Allied Assistance

The Soviet leadership was opening peace feelers with Finland (via Sweden) as early as the end of January, and offering the original terms that they demanded before the fighting began. What kept Finland fighting, however, was the hope of intervention from the Western Allies. These peace overtures were kept quiet by the Finnish government, so as far as the world was concerned Finland was still in a war for national survival.

In February, the Allies offered to help and formulated a plan for the relief of Finland. 100,000 British and 35,000 French troops would disembark at the Norwegian port of Narvik and support Finland via Sweden while securing the supply routes along the way. The Allies would be ready to put this plan into operation by mid-March, but only on the condition that Finland pleaded for help to provide an adequate casus belli. On the 2nd March, the Allies formally requested transit rights from the governments of Norway and Sweden with this plan in mind.

Sweden was highly sceptical of this plan however. Suggestions that the Allies could land directly in Finland via the port of Petsamo were dismissed. Also Hitler had in December declared that Western troops on Swedish soil would provoke an immediate German invasion, thus bringing Sweden into the war on the side of the Allies and thus strengthening the Allied position. Finally, only a small fraction of the Allied troops were actually intended for Finland. Suspicion naturally grew that the actual intent of the Allied plan was to occupy Sweden and Norway and prevent their valuable resources from being used by the Nazis. Consequently, the Swedish government decided to reject the plan.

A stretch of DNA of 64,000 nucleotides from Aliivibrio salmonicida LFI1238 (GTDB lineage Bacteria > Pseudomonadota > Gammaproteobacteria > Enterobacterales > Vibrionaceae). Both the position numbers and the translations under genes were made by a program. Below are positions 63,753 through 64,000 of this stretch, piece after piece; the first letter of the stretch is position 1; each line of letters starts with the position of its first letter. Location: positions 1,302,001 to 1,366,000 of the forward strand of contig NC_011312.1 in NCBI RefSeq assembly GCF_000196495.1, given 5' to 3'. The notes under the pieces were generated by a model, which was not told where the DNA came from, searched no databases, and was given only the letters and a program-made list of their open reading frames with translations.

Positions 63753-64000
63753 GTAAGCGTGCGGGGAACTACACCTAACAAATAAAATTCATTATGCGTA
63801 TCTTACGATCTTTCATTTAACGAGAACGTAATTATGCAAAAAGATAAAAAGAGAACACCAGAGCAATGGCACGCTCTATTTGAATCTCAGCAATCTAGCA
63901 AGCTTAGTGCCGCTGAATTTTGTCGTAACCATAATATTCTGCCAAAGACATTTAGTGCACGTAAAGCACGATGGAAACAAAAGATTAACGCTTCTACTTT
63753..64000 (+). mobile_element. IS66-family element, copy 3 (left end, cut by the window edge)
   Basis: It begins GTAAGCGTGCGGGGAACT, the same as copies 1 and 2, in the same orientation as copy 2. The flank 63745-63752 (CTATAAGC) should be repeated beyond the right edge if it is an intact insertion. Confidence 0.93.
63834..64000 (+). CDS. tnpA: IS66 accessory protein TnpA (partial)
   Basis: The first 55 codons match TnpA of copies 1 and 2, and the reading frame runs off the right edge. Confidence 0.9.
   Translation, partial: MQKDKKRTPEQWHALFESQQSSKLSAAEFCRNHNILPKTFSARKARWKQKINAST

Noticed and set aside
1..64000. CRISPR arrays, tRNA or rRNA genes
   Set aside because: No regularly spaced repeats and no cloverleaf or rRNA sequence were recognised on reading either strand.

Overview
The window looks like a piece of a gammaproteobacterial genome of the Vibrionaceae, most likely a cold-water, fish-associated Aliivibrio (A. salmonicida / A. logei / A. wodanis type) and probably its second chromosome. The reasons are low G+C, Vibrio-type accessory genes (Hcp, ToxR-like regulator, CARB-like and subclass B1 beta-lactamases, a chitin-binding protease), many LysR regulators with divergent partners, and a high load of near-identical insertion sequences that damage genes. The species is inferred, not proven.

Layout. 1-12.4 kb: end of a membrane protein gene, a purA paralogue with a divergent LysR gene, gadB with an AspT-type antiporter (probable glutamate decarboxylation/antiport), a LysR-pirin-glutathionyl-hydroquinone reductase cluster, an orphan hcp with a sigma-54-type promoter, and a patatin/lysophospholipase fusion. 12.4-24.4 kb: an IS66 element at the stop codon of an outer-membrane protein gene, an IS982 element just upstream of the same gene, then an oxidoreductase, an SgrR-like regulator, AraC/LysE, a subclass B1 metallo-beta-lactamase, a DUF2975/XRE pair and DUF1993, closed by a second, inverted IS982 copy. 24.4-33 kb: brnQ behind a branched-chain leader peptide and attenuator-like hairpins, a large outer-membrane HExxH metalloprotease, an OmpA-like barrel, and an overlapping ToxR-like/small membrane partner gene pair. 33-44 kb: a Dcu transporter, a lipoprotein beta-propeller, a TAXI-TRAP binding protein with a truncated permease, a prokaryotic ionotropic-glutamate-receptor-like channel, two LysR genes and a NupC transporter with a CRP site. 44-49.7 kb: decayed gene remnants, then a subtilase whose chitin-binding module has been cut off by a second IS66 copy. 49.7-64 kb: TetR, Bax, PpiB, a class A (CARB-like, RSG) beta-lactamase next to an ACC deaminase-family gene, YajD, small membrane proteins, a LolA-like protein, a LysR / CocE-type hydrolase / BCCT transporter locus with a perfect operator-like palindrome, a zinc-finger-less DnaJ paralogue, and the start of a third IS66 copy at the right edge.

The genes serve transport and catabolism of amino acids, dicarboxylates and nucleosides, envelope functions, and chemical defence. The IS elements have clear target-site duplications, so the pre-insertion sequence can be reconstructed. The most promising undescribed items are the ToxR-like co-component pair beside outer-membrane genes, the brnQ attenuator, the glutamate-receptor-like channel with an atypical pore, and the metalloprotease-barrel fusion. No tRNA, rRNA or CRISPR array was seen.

Nevertheless the plan had the effect of prolonging the war - while Berlin and Stockholm were pressuring the Finns to accept the terms offered, Paris and London were effectively prolonging it by constantly offering military aid. On the 29th of February the Russians were approaching the city of Viipuuri, and the Finnish government decided to start peace negotiations. When France and Britain realised this, they immediately offered yet more aid - though with the same conditions regarding Sweden and Norway. The Finns dithered - and the war went on.

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